There's likely to be problems in the early-going for the Blackhawks as they adjust to the roster losses they forced upon themselves by playing so close to the salary cap limits in recent years. That can cause problems for young players, but by extending Quennville now, the team can ascertain that management is in control, Stan Bowman is the GM, his father, Scotty, remains a senior consultant, and Quennville is coach with more than a few years to go on his contract. That's a message to the players that success or failure this season will be on their shoulders.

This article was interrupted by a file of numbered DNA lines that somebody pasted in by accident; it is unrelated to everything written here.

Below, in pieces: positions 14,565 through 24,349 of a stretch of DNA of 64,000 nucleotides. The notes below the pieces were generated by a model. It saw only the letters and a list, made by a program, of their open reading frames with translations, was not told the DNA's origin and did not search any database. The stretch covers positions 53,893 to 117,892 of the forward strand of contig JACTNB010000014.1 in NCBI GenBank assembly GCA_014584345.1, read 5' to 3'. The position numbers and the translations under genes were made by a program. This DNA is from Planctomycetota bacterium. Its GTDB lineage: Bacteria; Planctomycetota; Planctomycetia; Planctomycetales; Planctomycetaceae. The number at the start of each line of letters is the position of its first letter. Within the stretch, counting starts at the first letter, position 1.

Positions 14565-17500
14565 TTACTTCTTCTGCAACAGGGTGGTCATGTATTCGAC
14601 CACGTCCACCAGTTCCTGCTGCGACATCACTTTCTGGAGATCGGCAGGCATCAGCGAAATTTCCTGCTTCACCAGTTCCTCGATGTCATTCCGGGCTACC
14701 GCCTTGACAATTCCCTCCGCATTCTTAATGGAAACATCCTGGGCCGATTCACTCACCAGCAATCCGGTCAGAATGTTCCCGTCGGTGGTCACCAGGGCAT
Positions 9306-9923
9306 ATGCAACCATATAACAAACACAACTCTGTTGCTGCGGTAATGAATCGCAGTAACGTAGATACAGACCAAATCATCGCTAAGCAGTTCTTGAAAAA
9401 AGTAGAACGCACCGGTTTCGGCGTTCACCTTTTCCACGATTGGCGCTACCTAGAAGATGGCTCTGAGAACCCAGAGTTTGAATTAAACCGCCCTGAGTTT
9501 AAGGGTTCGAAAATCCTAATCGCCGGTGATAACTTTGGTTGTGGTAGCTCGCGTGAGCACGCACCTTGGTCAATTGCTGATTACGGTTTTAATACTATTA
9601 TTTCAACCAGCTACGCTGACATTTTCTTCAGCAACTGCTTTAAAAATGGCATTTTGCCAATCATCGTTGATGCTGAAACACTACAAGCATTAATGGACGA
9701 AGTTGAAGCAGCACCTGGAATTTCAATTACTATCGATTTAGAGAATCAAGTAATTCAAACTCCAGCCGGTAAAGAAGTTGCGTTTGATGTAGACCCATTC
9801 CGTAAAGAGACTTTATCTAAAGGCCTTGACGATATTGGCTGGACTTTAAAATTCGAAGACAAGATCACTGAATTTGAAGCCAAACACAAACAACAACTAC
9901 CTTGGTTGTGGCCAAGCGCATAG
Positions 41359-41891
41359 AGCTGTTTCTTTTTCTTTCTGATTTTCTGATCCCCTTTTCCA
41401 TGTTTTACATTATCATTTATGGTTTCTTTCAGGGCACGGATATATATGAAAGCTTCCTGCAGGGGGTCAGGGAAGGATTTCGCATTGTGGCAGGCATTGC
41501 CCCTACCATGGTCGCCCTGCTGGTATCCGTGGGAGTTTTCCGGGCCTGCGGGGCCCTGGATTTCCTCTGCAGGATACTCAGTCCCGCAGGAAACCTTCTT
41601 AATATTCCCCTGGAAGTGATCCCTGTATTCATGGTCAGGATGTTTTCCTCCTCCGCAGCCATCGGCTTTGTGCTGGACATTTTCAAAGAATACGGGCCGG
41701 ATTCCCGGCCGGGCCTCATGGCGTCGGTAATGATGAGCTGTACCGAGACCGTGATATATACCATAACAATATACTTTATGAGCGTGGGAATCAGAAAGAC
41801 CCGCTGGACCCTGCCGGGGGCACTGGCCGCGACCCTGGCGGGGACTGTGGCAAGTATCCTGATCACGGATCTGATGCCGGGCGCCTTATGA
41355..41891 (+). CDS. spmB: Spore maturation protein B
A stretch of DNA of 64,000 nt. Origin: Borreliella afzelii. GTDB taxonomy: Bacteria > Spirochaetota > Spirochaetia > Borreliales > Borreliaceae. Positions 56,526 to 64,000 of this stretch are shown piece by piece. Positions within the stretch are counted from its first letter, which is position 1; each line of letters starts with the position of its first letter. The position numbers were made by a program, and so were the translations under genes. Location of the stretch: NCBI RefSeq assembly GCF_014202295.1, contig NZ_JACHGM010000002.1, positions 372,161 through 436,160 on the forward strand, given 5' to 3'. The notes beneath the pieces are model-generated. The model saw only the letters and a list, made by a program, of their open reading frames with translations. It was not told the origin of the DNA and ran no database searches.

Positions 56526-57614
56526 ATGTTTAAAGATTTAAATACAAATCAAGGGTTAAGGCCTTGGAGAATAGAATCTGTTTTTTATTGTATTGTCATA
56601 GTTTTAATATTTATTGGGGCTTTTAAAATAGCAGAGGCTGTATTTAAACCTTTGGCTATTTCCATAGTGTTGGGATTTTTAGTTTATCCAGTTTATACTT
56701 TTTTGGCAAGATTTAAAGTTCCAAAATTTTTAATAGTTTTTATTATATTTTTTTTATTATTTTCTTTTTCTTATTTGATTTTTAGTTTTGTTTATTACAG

The extension can also be looked upon as a reward for Quennville not just for winning the Cup, but also for publically supporting all the changes that were brought about by the financial issues in Chicago. Coaches are expected to do that, but it doesn't always happen and that's a reason why some, like Keenan for example, have had so many different stops in their coaching careers.